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SPORTS | Als president shares advice on stuttering

Mario Cecchini speaking to fans at a press conference on August 27.  Photo: Alouettes de Montréal – Dominick Gravel
Mario Cecchini speaking to fans at a press conference on August 27. Photo: Alouettes de Montréal – Dominick Gravel
Montreal - Wednesday, May 18, 2022

by Jordan Stoopler

As president of the Montreal Alouettes of the Canadian Football League (CFL), Mario Cecchini is often called upon to field questions from reporters or give interviews to members of the media, a task he takes on with relative comfort and ease these days. 

During his childhood and adolescence, however, such activities would have been a nightmare for Cecchini as he dealt with stuttering. 

“I remember the oral presentations in front of the class,” he said. “The words didn’t come out the way it should. There’s a certain amount of stress and nervousness facing authority and a crowd when you stutter.”

Cecchini says he first noticed he had a stuttering problem when he was about 10 years old. While his impediment was less apparent at home alongside family and friends, it became more pronounced at school.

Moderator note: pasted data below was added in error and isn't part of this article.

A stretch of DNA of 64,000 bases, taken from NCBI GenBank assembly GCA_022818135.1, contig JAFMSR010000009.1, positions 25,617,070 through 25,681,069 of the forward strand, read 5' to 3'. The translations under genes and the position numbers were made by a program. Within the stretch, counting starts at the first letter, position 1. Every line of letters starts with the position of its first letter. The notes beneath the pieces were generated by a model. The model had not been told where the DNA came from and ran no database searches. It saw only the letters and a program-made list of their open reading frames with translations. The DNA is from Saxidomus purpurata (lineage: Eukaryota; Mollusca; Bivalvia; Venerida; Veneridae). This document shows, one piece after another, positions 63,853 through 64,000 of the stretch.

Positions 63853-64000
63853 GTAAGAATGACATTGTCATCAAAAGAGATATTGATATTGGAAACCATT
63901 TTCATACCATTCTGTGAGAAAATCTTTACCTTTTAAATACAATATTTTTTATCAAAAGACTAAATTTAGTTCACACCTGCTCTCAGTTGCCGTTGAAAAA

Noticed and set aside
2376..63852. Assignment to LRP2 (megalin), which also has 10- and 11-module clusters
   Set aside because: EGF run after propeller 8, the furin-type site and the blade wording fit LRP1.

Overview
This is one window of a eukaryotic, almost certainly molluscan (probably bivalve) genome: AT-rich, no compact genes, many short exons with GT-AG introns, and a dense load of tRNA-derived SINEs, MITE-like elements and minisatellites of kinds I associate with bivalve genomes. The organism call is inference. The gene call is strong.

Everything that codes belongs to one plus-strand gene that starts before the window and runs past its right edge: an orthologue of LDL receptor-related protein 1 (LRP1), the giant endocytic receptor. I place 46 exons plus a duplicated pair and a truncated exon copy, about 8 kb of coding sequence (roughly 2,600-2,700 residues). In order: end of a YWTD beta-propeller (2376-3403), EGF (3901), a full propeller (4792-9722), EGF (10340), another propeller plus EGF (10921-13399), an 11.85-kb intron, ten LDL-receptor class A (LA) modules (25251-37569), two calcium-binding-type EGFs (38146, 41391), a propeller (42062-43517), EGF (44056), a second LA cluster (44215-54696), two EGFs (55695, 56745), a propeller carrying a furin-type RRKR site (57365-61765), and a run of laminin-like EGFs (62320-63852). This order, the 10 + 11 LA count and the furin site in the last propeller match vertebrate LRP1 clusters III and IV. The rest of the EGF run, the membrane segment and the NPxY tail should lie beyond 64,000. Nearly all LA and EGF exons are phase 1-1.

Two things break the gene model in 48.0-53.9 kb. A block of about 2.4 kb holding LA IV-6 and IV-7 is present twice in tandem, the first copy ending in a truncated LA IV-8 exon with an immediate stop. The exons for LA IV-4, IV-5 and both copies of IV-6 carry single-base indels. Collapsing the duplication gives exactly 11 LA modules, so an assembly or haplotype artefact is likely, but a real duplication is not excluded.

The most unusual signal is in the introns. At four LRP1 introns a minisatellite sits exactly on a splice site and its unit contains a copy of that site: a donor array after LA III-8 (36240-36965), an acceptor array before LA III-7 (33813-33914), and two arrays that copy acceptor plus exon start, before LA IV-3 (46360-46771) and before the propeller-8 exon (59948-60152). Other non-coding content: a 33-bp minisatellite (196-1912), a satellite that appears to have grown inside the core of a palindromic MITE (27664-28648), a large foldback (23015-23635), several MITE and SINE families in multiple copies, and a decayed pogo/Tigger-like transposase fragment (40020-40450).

He admits his confidence waned amidst his struggles. He remembers isolating himself from others in an effort to steer clear of any added attention towards his stutter. 

Cecchini says he truly hit rock bottom at the age of 17, when he moved away to Jonquière for his CEGEP studies in communications. 

“I was in a reading class my first week of school,” recalls Cecchini. “I anticipated ahead of time I was the eighth or ninth person to read at the table. When it came time for my turn to read, I stumbled on some words. I lifted my head, and everybody was laughing hard.”

In the aftermath of that incident, Cecchini began to take steps to overcome his challenges. He met with a speech therapist, who offered him tools and tips, such as exaggerating his movement, slowing down his cadence, and other breathing exercises meant to curb his stutter. 

“I refused to let my stutter define me,” he said. “You have to not care what other people think and concentrate on being yourself. The onus is on the other person to accept you for who you are.”

Cecchini says there is a general lack of awareness or understanding surrounding stuttering amongst the general population, with just 1.5 percent of the adult Quebec population (roughly 100,000 people) dealing with stuttering.